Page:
Yemen’s reasonable options for peace
The plan provides legitimacy and rejects the rebels’ design to neutralize institutions
Yemeni government condemned and strongly rejected the peace plan proposed by United Nations Special Envoy to Yemen, Ismail Ould Cheikh Ahmed. Yet, I think it, deserves to be considered as it contains many ideas, which can be negotiated.
The most positive aspect is that the peace plan provides and maintains legitimacy and rejects the rebels’ design to neutralize the institutions of governance. The initiative stipulates that the rebels withdraw their fighters from major cities, the capital Sana’a, Hodeida and Taiz, and hand over their weapons.
Negotiators have argued these possibilities in recent months. Militias’ withdrawal and seizure of their weapons not only promises peace but also strengthens the legitimacy of government forces. It will also be a measure of their seriousness and will help reveal their true position, which cannot be figured out through the promises made by their representatives on the ground.
The envoy’s proposal makes it mandatory for the Houthis to create a buffer zone with Saudi Arabia. It requires withdrawal of all armed men inside Yemeni territories close to Saudi borders to beyond 30 kilometers in order to prevent engagement and assaults.
Yemen’s legitimate government immediately rejected the initiative saying it rewards the rebels. It objected to the appointment of a vice president to whom the president’s jurisdictions can be transferred to. They consider the vice president’s post as a window of opportunity to transfer executive powers to rebels and where the president’s post becomes symbolic or partial, like the case is in Lebanon.
We expect the UN envoy to provide commitments to guarantee implementation of the initiative’s promises so the Houthis and Saleh’s forces hand over their heavy weapons and withdraw their fighters from major citiesAbdulrahman al-Rashed
Spirit of reconciliation
We cannot underestimate a logical objection but one cannot call for a reconciliation in which only one of the disputing parties pays the price. If President Hadi can impose a solution by force or by mutual consent, then we certainly welcome this and we support it.
The same applies to the rebels as they cannot impose their power over the state even though they govern Sanaa. Therefore, given this engagement, it’s a must to propose solutions in which both parties make concessions.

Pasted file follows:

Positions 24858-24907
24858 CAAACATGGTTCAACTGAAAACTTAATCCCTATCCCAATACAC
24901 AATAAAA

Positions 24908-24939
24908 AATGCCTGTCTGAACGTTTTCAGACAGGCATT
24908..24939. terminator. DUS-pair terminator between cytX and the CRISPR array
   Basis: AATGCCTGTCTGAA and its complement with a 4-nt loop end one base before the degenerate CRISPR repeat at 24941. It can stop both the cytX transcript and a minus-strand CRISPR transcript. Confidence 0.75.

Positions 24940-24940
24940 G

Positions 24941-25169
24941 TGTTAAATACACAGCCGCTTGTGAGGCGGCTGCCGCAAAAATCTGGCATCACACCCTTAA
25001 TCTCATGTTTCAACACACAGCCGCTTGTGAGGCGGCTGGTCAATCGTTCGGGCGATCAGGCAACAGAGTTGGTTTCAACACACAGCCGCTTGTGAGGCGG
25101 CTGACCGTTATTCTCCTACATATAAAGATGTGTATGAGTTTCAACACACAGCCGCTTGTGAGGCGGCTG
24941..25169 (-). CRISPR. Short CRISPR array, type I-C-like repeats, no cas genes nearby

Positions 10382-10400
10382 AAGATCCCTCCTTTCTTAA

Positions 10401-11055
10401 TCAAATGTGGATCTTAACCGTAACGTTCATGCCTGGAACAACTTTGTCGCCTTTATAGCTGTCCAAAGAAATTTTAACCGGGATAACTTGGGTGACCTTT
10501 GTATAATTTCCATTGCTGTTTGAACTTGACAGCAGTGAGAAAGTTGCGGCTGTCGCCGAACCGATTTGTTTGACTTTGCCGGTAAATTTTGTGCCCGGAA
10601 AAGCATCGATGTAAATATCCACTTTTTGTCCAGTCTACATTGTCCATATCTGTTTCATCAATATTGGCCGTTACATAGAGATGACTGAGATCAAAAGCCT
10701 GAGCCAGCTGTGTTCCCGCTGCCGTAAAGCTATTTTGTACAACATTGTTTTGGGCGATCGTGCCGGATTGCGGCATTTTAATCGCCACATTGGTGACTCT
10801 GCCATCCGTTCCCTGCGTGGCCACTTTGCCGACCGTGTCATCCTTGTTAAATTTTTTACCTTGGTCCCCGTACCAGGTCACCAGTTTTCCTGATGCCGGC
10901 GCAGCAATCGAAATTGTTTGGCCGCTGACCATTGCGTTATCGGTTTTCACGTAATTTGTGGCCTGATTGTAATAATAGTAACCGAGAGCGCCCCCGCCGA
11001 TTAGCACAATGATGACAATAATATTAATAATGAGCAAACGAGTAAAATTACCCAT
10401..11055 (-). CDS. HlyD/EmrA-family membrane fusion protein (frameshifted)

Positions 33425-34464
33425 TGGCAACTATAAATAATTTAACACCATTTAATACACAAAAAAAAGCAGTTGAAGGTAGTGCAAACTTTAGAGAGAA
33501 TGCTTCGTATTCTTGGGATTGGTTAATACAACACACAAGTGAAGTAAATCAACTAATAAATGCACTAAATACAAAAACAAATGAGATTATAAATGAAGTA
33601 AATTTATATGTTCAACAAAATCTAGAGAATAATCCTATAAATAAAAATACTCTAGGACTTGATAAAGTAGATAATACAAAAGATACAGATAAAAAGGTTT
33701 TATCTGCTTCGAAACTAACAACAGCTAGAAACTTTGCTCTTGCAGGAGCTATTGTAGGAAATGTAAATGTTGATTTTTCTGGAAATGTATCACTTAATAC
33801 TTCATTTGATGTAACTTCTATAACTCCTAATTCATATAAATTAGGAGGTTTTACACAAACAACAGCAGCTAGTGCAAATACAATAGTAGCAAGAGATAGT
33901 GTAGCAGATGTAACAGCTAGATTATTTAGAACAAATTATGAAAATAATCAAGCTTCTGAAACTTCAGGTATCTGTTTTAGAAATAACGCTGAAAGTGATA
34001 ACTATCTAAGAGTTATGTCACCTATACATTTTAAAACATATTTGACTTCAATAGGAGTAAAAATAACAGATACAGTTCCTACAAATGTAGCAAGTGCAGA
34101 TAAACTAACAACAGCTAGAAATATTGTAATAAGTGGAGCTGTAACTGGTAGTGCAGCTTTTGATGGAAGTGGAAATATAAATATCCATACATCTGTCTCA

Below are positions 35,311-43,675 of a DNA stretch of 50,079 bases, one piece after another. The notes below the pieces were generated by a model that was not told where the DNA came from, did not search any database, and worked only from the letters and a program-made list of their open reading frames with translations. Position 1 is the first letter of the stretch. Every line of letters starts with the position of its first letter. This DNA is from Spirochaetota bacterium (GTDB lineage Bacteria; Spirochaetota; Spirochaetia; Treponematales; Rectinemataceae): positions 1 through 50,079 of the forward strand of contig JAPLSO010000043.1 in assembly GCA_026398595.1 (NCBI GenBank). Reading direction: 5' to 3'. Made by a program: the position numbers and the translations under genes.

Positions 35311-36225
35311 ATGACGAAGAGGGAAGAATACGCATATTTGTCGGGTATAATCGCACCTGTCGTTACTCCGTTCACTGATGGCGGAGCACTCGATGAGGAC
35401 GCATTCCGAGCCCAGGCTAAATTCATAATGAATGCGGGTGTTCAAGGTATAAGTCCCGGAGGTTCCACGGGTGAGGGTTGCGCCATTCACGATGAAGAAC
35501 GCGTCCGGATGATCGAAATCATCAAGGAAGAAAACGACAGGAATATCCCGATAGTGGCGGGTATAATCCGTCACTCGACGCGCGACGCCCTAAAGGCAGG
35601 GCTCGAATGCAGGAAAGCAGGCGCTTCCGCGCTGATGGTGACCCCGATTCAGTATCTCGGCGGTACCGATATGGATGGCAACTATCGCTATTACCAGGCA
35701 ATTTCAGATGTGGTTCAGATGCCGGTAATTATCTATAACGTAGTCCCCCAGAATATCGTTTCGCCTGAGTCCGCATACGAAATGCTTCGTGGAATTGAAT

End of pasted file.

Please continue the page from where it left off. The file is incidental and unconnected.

Despite the flaws in this proposal, and the fact that it stops short of our expectation, it’s still the best solution available. It is certainly a lesser evil compared to resumption of fighting. It is also based on the original plan, known as the Gulf initiative, as it includes a period of transition followed by elections. During this phase, the government has limited jurisdictions as it is temporary.
I reckon, the most important solution comes later after the end of the transition period, which must be short. Following this, the Yemeni people must make their own choices through elections.
If the majority of the Yemeni people choose someone from the former president’s party, i.e. from the General People’s Congress, or from the Houthis, then it is their right to do so. If they elect someone from outside these two camps, then this confirms the validity of our position. In all cases, who governs Yemen is the Yemeni people’s choice and not that of the Gulf countries or Iran.
Rewarding the rebels?
Does the Ould Cheikh initiative reward the rebels, as the Yemeni government officials claim? If there is an international mechanism that guarantees implementation of commitments, based on the items of the proposal we read about in media outlets, then the initiative is not a gift to the Houthis and to former president Ali Abdullah Saleh. Instead it is a compromise in which each party gets its demands.
We must bear in mind that all plans proposed since the days of the Gulf initiative, and after the coup, does not deprive the Houthis and the General People’s Congress the right to participate in governance. It only prohibits a list of certain people such as the former president himself.
What’s new in Ould Cheikh’s initiative is that the vice president’s post may go to the Houthis or someone else. But this is a temporary post, like that of the rest of the interim government officials and it will only last until the elections, which must be scheduled by the UN envoy.
The proposed initiative represents ideas that are not final yet it aims to close the gap following meetings between different parties in Kuwait, Riyadh, Switzerland and Britain. It’s a good base for holding discussions for a final solution to end the war, restores legitimacy and blocks the intervention of foreign powers.
We expect the UN envoy, Ould Cheikh, to provide clear and specific commitments from the UN Security Council to guarantee implementation of the initiative’s promises so the Houthis and Saleh’s forces hand over their heavy weapons and withdraw their fighters from major cities. This mechanism will prevent the rebels from getting armed and hamper their ability to fight if they defy the authorities again.
This article was first published Asharq al-Awsat on Oct. 31, 2016.
Abdulrahman al-Rashed is the former General Manager of Al Arabiya News Channel. A veteran and internationally acclaimed journalist, he is a former editor-in-chief of the London-based leading Arab daily Asharq al-Awsat, where he still regularly writes a political column. He has also served as the editor of Asharq al-Awsat’s sister publication, al-Majalla. Throughout his career, Rashed has interviewed several world leaders, with his articles garnering worldwide recognition, and he has successfully led Al Arabiya to the highly regarded, thriving and influential position it is in today. He tweets @aalrashed